Author Topic: Have you changed your secondary approach  (Read 23996 times)

Offline SleepySamSlim

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Re: Have you changed your secondary approach
« Reply #30 on: June 22, 2009, 10:00:41 PM »
""Apparently you're not up to the task of a back and forth discussion on this topic.  You're instead dead set on taking it off topic and making it personal. 

Do whatever you want.  I sincerely hope you enjoy your hundred extra steps, I'm sure you're beer is delicious.""


Don't make me pull this thread over ... because dammit I'll send MaltLicker back there to straighten things out !   
Some people tell you the old walkin' blues ain't bad
Worst old feelin' that I've ever had ...
-Robert Johnson

Offline Wildrover

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Re: Have you changed your secondary approach
« Reply #31 on: June 24, 2009, 02:14:15 PM »
I'm the one turning this into an argument and personal?  Oh brother  ::)

Well for what its worth, yes actually my beer is delicious as evidenced by the compliments I get and the fact they have done well in competition.  But the biggest indicator is that I enjoy the beer I make.  I also enjoy all the steps in the process however many there may be.  I also hope you enjoy the beer you make however few steps you employ. 

If your process works for you then great, run with it.  My process works for me and until I have a good reason to change it I'll run what I do.   

Offline UselessBrewing

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Re: Have you changed your secondary approach
« Reply #32 on: June 29, 2009, 03:09:31 PM »
Sheesh
I go on vacation and miss a nice discussion like this. Guess Ill quit going on vacation!  8)

Disclaimer: The opinions and ideas expressed in this posting are my own, If you subscribe to them, so be it, If not :  :P

 ;D

I still don't buy it.  I think the positive effects of using a secondary are mostly psychological.  I think it's also a case of... I read this somewhere once and it's what I do, so I'm going to keep doing it.
No There are very clear reasons to go to a secondary which are not psychological and there are clear reasons not to.
1. The addition of misc spices, fruits, and hops that you don't want the yeast to accost.
2. Big beers that need bulk conditioning. My personal rule of thumb is anything bigger than 1.060 should go to secondary for bulk conditioning.
3. Autolysis, It is not a myth, you may want to do more reading. Or speak to  professional brewers like dhaenerbrewer, AndrewQld, bonjour and hear their thoughts.
4. Adding fining agents like Gelatin
When not to go to secondary.
1. Small/Normal/Ordinary beers (IMO: under 1.050) after a sufficient amount of time has lapsed after primary fermentation has completed to clear the beer. Your call
2. Cloudy beers like wheat beers often do not need a secondary.
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Let's take these one by one-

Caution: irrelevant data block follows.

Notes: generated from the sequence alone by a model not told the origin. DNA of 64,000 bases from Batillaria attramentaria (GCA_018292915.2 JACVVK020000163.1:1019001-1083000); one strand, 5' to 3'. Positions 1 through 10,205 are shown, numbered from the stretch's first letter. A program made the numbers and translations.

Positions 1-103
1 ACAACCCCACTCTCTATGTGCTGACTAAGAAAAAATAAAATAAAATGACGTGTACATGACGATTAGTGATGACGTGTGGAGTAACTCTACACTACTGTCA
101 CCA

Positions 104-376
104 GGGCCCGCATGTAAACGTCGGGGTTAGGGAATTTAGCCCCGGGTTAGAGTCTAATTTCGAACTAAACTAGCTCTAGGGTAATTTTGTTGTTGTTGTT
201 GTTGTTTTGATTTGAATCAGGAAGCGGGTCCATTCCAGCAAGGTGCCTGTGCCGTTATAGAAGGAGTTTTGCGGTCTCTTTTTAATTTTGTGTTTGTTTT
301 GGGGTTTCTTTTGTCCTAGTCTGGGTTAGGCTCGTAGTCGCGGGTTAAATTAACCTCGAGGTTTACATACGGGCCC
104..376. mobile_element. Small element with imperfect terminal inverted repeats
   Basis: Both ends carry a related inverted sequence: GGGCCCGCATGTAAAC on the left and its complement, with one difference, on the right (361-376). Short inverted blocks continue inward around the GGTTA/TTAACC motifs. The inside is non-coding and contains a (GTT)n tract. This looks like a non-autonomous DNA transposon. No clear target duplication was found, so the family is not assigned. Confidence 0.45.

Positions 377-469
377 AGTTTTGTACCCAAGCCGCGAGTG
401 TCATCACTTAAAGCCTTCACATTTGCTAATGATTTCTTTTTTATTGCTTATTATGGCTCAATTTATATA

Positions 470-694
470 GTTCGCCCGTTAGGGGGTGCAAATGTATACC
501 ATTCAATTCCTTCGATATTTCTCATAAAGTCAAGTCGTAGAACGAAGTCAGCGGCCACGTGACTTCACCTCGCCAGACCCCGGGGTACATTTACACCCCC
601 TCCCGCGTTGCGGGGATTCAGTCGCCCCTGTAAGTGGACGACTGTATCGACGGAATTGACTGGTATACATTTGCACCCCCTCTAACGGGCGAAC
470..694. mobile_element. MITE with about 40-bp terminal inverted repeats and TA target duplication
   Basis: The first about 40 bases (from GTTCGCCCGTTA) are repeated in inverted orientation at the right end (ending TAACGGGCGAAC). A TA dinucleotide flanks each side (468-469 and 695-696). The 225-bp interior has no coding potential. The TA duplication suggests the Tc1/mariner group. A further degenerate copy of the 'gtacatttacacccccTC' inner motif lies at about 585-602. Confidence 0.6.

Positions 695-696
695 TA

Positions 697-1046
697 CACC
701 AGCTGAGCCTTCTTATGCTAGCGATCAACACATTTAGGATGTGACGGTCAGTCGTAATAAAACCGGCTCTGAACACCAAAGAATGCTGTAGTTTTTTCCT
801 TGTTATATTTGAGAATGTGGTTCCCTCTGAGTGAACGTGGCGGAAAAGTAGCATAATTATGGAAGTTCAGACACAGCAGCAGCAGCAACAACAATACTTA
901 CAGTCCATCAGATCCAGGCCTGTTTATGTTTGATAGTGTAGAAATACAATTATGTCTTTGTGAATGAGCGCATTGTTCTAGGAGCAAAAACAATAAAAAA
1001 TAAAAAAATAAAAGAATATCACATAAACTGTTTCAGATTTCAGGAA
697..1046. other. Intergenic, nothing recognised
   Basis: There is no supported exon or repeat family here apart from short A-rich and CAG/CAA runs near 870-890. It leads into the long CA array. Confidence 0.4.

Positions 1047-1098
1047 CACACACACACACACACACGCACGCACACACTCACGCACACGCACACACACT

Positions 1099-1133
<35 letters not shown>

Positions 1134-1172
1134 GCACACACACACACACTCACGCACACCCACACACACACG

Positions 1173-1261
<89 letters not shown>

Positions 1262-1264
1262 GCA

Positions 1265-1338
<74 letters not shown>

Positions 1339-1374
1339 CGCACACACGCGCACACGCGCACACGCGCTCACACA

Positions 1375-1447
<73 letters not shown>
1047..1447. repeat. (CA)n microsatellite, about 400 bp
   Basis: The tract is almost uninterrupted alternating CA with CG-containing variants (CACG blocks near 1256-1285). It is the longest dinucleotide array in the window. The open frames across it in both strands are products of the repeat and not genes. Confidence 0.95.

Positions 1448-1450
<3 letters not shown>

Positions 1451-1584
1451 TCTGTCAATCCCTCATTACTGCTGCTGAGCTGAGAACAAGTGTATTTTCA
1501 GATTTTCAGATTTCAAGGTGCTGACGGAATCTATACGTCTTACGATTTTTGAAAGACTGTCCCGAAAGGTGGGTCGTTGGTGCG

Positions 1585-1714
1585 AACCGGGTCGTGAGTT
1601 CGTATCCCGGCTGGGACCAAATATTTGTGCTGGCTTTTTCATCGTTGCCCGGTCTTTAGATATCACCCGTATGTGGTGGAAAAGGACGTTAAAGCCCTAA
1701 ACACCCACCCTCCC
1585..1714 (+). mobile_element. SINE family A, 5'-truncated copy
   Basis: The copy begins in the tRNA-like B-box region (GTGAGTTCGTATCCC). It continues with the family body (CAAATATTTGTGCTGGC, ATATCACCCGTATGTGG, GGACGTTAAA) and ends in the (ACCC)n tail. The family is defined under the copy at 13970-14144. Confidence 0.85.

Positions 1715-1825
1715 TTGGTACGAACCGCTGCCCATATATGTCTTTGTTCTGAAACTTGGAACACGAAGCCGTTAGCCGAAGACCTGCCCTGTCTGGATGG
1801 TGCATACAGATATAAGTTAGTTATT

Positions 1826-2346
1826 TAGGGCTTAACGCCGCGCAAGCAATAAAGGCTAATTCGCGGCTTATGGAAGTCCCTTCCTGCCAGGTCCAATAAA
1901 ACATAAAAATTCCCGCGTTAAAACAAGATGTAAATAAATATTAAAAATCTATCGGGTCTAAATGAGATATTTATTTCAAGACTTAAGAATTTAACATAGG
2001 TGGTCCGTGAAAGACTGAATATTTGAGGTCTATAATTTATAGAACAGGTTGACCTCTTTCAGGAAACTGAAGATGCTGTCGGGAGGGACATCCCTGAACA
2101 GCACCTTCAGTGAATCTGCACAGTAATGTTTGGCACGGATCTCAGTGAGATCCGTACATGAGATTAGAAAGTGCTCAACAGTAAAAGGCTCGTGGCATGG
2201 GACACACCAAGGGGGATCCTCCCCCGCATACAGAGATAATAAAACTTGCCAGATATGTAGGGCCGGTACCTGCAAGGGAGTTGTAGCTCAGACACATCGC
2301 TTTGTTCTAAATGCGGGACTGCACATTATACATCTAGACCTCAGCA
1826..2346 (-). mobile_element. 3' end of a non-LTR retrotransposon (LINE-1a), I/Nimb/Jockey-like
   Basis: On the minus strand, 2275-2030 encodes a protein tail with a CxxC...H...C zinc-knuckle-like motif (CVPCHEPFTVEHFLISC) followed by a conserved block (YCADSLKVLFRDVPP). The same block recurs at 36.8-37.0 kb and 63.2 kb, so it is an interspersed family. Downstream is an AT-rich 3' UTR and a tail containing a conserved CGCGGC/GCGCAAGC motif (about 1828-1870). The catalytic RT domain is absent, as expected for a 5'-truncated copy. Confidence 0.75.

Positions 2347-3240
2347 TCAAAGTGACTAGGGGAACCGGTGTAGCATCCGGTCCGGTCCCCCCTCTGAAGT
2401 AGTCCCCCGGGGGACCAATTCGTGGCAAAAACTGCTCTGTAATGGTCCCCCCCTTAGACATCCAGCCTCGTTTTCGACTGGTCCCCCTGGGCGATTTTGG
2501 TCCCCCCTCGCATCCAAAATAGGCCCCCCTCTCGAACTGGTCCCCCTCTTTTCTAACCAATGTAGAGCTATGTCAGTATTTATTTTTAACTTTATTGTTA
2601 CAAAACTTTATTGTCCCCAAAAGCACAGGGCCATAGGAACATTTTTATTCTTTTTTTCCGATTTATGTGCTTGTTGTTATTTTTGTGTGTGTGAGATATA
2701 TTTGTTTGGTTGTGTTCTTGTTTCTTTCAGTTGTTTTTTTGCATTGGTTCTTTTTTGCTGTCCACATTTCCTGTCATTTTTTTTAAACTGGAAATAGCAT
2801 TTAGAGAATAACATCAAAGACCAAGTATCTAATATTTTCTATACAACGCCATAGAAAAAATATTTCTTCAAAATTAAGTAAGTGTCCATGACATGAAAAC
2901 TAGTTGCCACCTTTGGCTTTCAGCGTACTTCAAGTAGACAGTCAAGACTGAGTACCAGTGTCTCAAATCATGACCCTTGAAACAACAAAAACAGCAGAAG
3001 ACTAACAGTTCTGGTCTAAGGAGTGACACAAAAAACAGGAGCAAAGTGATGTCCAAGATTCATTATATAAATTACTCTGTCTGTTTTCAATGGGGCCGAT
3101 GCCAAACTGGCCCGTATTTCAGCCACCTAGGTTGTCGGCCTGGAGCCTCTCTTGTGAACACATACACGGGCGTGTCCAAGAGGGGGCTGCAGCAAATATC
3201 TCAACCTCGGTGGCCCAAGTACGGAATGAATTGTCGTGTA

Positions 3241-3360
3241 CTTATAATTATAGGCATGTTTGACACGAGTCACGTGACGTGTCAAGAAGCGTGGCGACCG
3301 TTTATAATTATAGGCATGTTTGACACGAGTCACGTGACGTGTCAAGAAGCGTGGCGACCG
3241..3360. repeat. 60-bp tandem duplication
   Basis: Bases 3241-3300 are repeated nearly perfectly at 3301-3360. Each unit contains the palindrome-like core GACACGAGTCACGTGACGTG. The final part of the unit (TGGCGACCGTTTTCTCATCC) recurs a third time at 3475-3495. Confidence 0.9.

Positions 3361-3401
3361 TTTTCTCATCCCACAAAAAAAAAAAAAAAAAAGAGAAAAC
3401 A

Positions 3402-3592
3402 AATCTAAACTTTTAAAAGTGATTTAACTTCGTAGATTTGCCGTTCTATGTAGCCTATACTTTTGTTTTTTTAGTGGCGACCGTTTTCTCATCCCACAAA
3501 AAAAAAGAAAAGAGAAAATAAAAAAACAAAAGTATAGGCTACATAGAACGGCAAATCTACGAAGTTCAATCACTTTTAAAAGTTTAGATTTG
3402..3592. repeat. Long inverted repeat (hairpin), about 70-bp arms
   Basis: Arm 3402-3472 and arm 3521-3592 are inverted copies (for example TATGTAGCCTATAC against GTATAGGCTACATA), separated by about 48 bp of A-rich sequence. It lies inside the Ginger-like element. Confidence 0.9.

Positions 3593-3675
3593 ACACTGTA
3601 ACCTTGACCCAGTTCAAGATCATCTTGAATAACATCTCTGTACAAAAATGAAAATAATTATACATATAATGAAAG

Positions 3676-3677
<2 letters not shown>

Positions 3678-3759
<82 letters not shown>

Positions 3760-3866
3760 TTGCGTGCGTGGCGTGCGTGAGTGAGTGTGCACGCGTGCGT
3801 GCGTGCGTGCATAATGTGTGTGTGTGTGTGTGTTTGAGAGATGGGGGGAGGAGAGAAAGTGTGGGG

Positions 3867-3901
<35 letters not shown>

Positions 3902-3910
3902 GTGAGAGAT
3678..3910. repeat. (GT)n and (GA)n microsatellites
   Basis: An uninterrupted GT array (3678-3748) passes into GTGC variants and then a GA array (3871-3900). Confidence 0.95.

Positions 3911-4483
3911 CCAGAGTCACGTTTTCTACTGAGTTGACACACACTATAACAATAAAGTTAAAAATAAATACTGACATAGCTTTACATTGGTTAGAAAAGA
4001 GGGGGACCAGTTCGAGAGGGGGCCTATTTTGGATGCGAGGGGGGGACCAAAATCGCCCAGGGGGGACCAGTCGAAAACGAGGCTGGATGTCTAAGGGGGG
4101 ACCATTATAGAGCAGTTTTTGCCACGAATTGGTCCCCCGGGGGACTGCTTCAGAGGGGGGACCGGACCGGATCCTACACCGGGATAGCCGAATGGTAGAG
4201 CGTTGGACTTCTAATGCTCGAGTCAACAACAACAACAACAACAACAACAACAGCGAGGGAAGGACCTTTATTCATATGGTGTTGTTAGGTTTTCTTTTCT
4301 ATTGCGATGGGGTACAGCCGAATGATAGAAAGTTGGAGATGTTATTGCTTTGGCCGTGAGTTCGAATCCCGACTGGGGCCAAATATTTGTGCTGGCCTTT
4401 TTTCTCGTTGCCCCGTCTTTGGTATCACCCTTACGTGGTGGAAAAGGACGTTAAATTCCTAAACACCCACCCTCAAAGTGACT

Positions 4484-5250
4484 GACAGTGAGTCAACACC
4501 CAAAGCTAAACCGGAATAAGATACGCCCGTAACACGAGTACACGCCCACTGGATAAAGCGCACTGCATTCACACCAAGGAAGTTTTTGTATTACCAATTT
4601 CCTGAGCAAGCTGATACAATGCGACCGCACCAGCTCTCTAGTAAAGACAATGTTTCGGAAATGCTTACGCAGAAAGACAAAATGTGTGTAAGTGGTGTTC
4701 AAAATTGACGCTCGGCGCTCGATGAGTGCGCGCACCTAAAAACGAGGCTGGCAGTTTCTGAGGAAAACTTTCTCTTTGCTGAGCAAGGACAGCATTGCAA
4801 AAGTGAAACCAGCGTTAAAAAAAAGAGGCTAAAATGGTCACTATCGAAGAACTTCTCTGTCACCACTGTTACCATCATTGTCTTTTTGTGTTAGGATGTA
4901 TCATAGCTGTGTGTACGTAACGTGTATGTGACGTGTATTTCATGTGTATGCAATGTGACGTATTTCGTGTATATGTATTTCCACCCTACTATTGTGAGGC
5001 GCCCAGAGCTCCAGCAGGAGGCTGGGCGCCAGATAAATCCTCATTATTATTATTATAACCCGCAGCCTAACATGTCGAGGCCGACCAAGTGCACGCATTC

1.  Bulk conditioning/Mellowing.  You can bulk condition in the primary.  Autolysis (at least in the first month) has been proven a myth.
No you can not bulk condition in in the primary. Bulk conditioning requires several months and I personally have bulk conditioned for over a year. Lagers take a minimum of 3 months and I usually do a tirtiary for that!
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2.  Clarity.  Gravity takes affect both in the secondary vessel and in the primary vessel.  Leaving the beer in primary longer will produce similar results.
Not sure which one you are talking about here Clarity or Gravity so I will address them both.
Clarity: Yes after a sufficient amount of time the beer will clear. However if you leave the beer on the primary yeast cake there will be more live yeast cells still in suspension because the beer is sitting on more live yeast cells. If you feel this is untrue, think about bottle conditioning your beer. You don't see the yeast, but there is some in there!
Gravity: the only thing I have to say about this, is your beer should be finished before you transfer it to secondary. If not then you are transferring to early. Trust your Hydrometer. It really works!
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Downsides as I see them-
1.  More work
2.  Another place to pick up contamination
3.  You're picking up more oxygen and increasing or hastening oxidation
4.  Loss of beer!
5.  A lot of times this is done too soon, you're pulling your beer off of the yeast before it's done working
1. Your hobby not mine. IMO: Your making beer how bad can it be!
2. Cleanliness is godliness, Yes! However, The PH and the alcohol content at this stage in your beer's life are not very conducive to bacteria growth.
3. O Come on! your kidding right? It takes ALOT to oxidate a batch. I have not succeed yet to do it. I once kegged a batch and forgot to purge before I started shaking the keg for carbonation. There was a good 6" of air on top of that batch and I still did not notice any off flavors.
4. Compensate like most of us do. Add an additional 1/2G and you wont have anything to worry about.
5. Trust the Hydrometer. 2 readings over 3 days. If no change, Transfer.
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Also Jamil Z and many top homebrewers practice and advocate a no secondary process for most beers.  Obviously there are times that a secondary is useful or required, but it's my belief that those times are few and far between.